The Scottish cartoonist Tom Gauld was born in 1976, four years after the last astronaut mission from Nasa na Lua. He regrets never having witnessed live a human tour of the lunar soil and does not hide his disappointment at the end of sporadic human visits to the natural satellite that surrounds the Earth. Still, he understands our almost 50 years of absence there.
“I think that after a day or two, the Moon would be a rather boring place to visit,” says the artist. A contributor to The Guardian and The New York Times and The New Yorker and New Scientist magazines, Gauld is known mainly for his scientific and philosophical strips, with stick figures and hyped by researchers and academics on social networks.
He is also the author of the recently released “Guarda Lunar”, one of his few long works, a comic about the banal and uninspired routine of the last policeman on duty on the Moon. The 2016 album is the British artist’s second long work published in Brazil. The first was “Goliath” in 2019, about the biblical clash between the feared Philistine giant against the fearless and tiny Israelite David.
In “Goliath”, Gauld chose to narrate his story from the point of view of the said villain, a bureaucratic and uninspired soldier remembered by his superiors for his nearly three meters and therefore chosen to face a young warrior who has the support of God . “Lunar Guard” also breaks some expectations by running away from the expected adventure life of a space patrolman.
Gauld’s original plan was to tell his science fiction story in a short comic. It would be a maximum of 20 pages, but the joke was out of his control.
“I wanted to use the science fiction language to tell a story without weapons, war, death and not even much action, knowing that the fun would come in part from the audience’s memories of all the exciting, grand and action-packed science fiction that they have you seen”.
The 96 gray and blue pages of “Lunar Guard” antagonize the science fiction epics consumed by Gauld in childhood. In the midst of the increasing return of lunar residents to Earth and with no crimes reported recently, the policeman is even wanted to help search for a missing puppy, but there is not much else to do.
In contrast to the guard’s ordinary rounds, Gauld invests in inhospitable scenarios and retro technologies presented with his minimalist streak and a backdrop marked by the growing disinterest of the Earth’s population in life on the Moon.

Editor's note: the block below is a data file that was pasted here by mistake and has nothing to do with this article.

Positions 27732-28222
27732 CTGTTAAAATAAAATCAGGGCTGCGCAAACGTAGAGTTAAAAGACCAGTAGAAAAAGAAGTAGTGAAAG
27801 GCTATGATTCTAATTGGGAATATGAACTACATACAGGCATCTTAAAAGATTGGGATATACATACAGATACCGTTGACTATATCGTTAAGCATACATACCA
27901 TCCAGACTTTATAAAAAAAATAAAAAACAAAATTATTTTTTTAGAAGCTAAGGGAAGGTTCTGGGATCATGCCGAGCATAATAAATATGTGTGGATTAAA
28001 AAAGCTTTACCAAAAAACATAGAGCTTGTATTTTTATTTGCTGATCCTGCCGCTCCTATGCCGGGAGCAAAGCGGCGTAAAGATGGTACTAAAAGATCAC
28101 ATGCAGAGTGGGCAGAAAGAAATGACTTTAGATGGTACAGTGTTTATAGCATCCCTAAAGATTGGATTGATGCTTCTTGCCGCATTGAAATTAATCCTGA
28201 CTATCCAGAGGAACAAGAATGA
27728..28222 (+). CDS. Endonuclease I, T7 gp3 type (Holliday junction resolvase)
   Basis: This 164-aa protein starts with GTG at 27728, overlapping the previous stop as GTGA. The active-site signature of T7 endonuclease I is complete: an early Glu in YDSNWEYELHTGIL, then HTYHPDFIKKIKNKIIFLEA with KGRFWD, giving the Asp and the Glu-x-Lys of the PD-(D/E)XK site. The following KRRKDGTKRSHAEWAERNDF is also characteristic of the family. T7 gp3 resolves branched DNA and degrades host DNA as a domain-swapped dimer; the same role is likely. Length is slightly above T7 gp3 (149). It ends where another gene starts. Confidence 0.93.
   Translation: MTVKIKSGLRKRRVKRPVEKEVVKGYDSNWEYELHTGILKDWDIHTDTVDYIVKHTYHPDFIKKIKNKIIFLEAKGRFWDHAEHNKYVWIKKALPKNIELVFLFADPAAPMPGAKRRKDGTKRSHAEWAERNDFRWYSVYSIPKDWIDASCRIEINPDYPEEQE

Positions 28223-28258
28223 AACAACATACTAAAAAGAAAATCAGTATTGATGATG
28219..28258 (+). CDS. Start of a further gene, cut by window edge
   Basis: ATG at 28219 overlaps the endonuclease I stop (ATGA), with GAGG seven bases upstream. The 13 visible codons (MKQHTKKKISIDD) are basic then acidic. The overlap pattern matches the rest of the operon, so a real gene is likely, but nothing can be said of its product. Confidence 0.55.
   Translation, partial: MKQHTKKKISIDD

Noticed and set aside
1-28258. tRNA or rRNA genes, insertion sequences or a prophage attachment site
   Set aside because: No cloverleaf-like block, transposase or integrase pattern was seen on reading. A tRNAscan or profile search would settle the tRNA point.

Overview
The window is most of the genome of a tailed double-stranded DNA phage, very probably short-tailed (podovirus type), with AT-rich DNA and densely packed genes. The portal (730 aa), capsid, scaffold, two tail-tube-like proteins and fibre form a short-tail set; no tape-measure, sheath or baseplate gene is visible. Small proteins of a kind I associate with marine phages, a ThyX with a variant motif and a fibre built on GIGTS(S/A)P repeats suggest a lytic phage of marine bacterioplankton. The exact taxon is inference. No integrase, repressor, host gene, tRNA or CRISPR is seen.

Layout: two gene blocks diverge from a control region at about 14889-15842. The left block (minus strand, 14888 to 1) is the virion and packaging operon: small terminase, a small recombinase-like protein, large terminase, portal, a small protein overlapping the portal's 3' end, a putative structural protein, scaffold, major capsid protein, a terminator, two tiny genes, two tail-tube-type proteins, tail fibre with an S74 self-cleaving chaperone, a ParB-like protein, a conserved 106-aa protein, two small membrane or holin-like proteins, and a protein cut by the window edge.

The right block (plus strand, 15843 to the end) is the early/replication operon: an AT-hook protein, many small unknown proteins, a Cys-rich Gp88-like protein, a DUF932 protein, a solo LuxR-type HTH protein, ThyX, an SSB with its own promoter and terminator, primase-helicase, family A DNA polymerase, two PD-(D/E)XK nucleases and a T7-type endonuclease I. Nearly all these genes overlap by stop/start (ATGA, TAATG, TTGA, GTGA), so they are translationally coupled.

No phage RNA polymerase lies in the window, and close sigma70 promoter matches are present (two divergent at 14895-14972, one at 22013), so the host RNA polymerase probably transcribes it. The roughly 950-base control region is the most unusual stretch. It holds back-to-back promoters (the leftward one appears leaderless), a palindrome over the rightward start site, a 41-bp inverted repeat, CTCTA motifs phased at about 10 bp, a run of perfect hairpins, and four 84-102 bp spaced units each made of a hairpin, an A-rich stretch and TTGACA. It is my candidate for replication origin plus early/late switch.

“I think one of the pleasures of science fiction is the feeling of visiting a strange fictional world,” says Gauld. “It wasn’t the plots of “Blade Runner” and “2001” that caught my eye, but their worlds intricately imagined and convincing. I am happy to slow the pace of the story, allowing me to reveal all these details. ”
Indeed, rhythm is one of the most characteristic elements of Gauld’s work. With more space than he usually has in his straps, he invests in slowness. Among his main influences are the films of the filmmaker Jim Jarmusch, reference for Gauld in the calm with which he narrates his stories.
“I wanted to do something like that in my comics. I found out how fun it is to play with time in the comics by distributing the panels on the page, and I like how you can suggest slowness and the passage of time without boring the audience. ”
He also does not hide his cult of melancholy: “I certainly went after her. The art I like most is often sad and funny at the same time (but not completely dark). You would have to ask a psychologist why this combination attracts me so much, but it does ”.
Currently focused on completing his first children’s book, a fairy tale scheduled for release in August in the United Kingdom and the United States, Gauld says that the social isolation imposed by the new coronavirus pandemic did not impact his professional routine, but he noted a growing interest in his science strips.
He celebrates that concerns about the pandemic and the commotion with vaccine development are driving the presence of science in the popular imagination and providing a greater source of inspiration for his comics. At the same time, he perceives an increasingly constant presence of conspiracyists responding to his work.
“When my strips are tweeted by the Guardian or New Scientist, there is often some response to them that has nothing to do with my work, but comes from an angry person with a conspiracy theory to share. It makes me realize how many crazy theories there are and how much energy some people put in to promote these things. ”